```analogWrite(buck_pin,duty_cycle);
```
```}
```
```Pin_previous = Pin;
```
`Vin_last = Vin;`
`Vout_last = Vout;`
`}`

## Step 4: Buck Converter

I have used N-channel mosfet to make the buck converter. usually people choose P-channel mosfet for high side switching and if they choose N-channel mosfet for the same purpose than a driver IC will be required or boot strapping ckt.

but i modified the buck converter ckt to have a low side switching using N-channel mosfet. i,m using N-channel because these are low cost, high power ratings and lower power dissipation. this project uses IRFz44n logic level mosfet, so it can be directly drive by an arduino PWM pin.

for higher load current one should use a transistor to apply 10V at gate to get the mosfet into saturation completely and minimize the power dissipation, i have also did the same.

as you can see in ckt above i have placed the mosfet on -ve voltage, thus using +12v from panel as ground. this configuration allows me to use a N-channel mosfet for buck converter with minimum components.

but it also have some drawbacks. as you have both sides -ve voltage seperated, you don't have a common reference ground anymore. so measuring of voltages are very tricky.

i have connected the Arduino at Solar input terminals and using its -ve line as ground for arduino. we can easily measure the input volateg at this point by using a voltage divider ckt as per our requirement. but can't measure the output voltage so easily as we don't have a common ground.

Now to do this there is a trick. instead of measuring the voltage accros output capacitor, i have measured the voltage between two -ve lines. using solar -ve as ground for arduino and output -ve as the signal/voltage to be measured. value that you have got with this measurement should be substracted from the input voltage measured and you will get the real output voltage across output capacitor.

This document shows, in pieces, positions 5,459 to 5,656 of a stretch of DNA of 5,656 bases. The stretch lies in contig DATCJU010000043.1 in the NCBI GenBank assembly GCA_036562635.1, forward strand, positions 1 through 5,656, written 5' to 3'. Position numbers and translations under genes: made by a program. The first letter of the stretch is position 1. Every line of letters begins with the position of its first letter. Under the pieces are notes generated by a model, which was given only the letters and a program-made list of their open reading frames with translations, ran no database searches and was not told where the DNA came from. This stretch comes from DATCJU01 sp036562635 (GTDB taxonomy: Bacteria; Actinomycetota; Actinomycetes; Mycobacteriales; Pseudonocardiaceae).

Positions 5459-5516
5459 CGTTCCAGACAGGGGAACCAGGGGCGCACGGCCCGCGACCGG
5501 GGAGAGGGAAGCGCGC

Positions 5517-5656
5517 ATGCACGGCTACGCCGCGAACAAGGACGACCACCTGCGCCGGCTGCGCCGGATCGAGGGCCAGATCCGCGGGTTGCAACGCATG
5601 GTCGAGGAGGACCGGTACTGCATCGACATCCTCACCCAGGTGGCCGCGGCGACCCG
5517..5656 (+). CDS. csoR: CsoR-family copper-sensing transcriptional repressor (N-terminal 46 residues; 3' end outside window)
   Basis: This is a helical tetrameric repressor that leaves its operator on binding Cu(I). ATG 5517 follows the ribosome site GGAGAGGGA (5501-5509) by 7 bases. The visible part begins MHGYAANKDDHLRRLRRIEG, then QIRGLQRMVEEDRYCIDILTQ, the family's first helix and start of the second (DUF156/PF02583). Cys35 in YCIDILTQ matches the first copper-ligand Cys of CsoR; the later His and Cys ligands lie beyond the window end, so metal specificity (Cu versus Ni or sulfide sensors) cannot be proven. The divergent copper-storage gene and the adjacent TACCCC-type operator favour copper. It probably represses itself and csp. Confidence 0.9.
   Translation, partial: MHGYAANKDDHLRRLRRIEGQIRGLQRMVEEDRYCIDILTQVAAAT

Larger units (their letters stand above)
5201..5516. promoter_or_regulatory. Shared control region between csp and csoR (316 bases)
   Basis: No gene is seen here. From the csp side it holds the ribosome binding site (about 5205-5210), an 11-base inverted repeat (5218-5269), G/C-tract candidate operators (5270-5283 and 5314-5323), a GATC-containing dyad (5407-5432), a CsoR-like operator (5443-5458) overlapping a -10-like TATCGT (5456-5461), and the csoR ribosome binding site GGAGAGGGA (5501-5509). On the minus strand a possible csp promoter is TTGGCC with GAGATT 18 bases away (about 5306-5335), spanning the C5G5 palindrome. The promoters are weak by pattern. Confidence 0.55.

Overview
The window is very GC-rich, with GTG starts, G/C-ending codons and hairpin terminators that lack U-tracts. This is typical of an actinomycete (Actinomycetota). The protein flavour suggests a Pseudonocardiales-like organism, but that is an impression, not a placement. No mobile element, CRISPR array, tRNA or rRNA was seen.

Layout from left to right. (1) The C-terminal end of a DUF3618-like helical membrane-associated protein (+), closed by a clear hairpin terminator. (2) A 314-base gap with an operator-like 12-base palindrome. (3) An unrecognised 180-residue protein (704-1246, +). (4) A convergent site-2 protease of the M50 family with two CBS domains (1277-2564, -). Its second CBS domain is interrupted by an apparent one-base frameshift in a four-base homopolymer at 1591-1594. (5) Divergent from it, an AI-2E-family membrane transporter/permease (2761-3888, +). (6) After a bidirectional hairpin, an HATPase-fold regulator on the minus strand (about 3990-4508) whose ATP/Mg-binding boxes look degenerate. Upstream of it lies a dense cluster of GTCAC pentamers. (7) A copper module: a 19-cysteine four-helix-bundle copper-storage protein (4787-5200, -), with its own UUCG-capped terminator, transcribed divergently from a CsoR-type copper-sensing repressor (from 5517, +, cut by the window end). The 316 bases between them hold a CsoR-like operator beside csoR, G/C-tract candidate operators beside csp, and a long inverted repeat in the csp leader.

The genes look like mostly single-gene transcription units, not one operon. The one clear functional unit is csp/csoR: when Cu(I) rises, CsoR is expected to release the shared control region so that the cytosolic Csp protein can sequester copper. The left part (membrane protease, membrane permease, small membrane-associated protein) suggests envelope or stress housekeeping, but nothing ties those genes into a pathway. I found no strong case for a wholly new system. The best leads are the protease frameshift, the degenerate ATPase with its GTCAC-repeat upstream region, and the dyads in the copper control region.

`Vout_sense_temp=Vout_sense_temp*0.92+float(raw_vout)*volt_factor*0.08; //measure volatge across input gnd and output gnd.<br>`
```  Vout_sense=Vin_sense-Vout_sense_temp-diode_volt; //change voltage difference between two grounds to output voltage..
```

For current measurements i have used ACS-712 current sensing modules. They have been powered by arduino and connected to input gnd.

internal timers are modified to gain 62.5 Khz PWM at pin D6. which is used to drive the mosfet. a output blocking diode will be required to provide reverse leakage and reverse polarity protection use schottky diode of desired current rating for this purpose. Value of inductor depends upon frequency and output current requirements. you can use online available buck converter calculators or use 100uH 5A-10A load. never exceed the maximum output current of inductor by 80%-90%.

## Step 5: Final Touch Up -

you can also add additional features to your charger. like mine have LCD too display the parameters and 2 switches to take input from user.

I'll update the final code and complete ckt diagram very soon.

## Step 6: UPDATE:- Actual Circuit Diagram, BOM & Code

UPDATE:-

I have uploaded the code, bom and circuit. it,s slightly different from mine, because it,s easier to make this one.

Participated in the
Lights Contest 2017

Participated in the
Power Supply Contest

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## 31 Discussions

Is the source code work with Arduino Mega? If it's work, is there any differences on the pin and source code that used between UNO and Mega? One more question, is it work for 100Wp solar panel? (assume that I have changed the Inductor and Capacitor value)

2 replies

yes, it will work with mega. but you have to set maximum pwm frequency using arduino mega's registers.
you may use 100W panel without any issues. i,m using 200W with same components. good luck...

I've tried this but why the PWM won't generate? I've followed the schematic and use the code,but the duty cycle always 0.